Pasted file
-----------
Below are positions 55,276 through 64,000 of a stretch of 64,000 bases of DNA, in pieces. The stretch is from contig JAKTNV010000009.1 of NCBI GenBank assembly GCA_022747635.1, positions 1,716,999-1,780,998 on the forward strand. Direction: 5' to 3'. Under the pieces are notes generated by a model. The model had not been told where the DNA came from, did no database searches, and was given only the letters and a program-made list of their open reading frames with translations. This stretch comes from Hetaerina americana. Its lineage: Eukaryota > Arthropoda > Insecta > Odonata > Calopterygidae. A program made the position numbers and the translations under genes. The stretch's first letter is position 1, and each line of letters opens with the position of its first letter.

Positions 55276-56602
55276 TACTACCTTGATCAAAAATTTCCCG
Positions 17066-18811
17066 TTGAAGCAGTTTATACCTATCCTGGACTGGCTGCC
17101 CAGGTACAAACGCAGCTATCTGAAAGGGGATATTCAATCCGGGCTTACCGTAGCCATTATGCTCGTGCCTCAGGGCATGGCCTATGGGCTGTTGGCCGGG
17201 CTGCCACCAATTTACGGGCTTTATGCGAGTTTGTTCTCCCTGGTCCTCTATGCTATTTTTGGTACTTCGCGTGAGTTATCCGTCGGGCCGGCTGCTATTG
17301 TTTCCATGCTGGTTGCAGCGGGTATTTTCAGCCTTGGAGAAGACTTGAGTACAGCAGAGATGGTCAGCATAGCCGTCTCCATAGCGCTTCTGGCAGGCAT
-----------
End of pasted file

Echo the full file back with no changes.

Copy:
Below are positions 55,276 through 64,000 of a stretch of 64,000 bases of DNA, in pieces. The stretch is from contig JAKTNV010000009.1 of NCBI GenBank assembly GCA_022747635.1, positions 1,716,999-1,780,998 on the forward strand. Direction: 5' to 3'. Under the pieces are notes generated by a model. The model had not been told where the DNA came from, did no database searches, and was given only the letters and a program-made list of their open reading frames with translations. This stretch comes from Hetaerina americana. Its lineage: Eukaryota > Arthropoda > Insecta > Odonata > Calopterygidae. A program made the position numbers and the translations under genes. The stretch's first letter is position 1, and each line of letters opens with the position of its first letter.

Positions 55276-56602
55276 TACTACCTTGATCAAAAATTTCCCG
Positions 17066-18811
17066 TTGAAGCAGTTTATACCTATCCTGGACTGGCTGCC
17101 CAGGTACAAACGCAGCTATCTGAAAGGGGATATTCAATCCGGGCTTACCGTAGCCATTATGCTCGTGCCTCAGGGCATGGCCTATGGGCTGTTGGCCGGG
17201 CTGCCACCAATTTACGGGCTTTATGCGAGTTTGTTCTCCCTGGTCCTCTATGCTATTTTTGGTACTTCGCGTGAGTTATCCGTCGGGCCGGCTGCTATTG
17301 TTTCCATGCTGGTTGCAGCGGGTATTTTCAGCCTTGGAGAAGACTTGAGTACAGCAGAGATGGTCAGCATAGCCGTCTCCATAGCGCTTCTGGCAGGCAT